An independent Scotland would have a "shared agenda" with other members of the Northern Future Forum and would likely be welcomed as a member of the "informal grouping" of northern European nations, a spokesman for the Foreign and Commonwealth Office (FCO) told the Sunday Herald.

Launched in 2010 by Prime Minister David Cameron and his Swedish counterpart Fredrik Reinfeldt, the NFF is to be held later this year in Finnish capital Helsinki, although no date for the meeting has yet been set.

Originally known as the UK-Nordic-Baltic Summit, the group of nine nations meets annually to discuss issues of common interest, including green energy, arctic policy, the digital divide, sustainable growth and the ageing population. It currently consists of seven EU countries - the UK, Denmark, Estonia, Finland, Latvia, Lithuania and Sweden - and two non-EU countries, Iceland and Norway.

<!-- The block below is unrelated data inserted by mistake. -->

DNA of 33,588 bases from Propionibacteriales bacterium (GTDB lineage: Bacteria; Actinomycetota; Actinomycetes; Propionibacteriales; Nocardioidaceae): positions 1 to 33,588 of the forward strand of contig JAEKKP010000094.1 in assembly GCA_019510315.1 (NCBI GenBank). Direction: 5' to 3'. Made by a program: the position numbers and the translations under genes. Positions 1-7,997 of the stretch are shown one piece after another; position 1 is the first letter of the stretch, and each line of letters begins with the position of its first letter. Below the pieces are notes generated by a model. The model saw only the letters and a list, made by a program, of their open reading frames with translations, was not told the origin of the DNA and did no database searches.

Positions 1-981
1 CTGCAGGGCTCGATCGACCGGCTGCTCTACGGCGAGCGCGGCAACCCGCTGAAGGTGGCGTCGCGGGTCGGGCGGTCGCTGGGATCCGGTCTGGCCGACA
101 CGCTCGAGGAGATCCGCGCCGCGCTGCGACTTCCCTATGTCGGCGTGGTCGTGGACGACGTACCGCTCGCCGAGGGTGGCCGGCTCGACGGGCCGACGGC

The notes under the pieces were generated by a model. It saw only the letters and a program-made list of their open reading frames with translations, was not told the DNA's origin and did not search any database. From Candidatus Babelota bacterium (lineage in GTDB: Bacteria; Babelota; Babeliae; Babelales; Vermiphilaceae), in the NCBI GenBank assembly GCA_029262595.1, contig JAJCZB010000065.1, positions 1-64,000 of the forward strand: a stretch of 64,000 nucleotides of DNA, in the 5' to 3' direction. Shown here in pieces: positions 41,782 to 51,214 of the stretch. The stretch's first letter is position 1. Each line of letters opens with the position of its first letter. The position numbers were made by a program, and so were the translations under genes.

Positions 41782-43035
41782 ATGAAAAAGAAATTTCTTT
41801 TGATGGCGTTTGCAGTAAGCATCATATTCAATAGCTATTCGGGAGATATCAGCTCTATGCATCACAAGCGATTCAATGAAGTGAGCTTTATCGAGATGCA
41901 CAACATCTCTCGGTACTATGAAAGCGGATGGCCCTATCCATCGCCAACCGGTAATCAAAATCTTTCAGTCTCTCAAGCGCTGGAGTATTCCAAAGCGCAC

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Stressing that Scottish membership "would be a decision for the group", the FCO spokesman said that because the NFF - unlike the EU - was "not governed by complex rules and articles", Scotland's "shared interests" would make it "likely to be welcome" in the event of a Yes vote in September.

However, a Scottish Government spokeswoman declined to say whether it would seek to join the NFF after independence, saying instead that it "intends that Scotland will also seek a closer relationship with [formal Nordic-Baltic inter-governmental group] the Nordic Council".

"Scotland has key shared interests with our geographical neighbours in the North Atlantic, such as Iceland and Norway, and a common interest in the Arctic and High North," she said.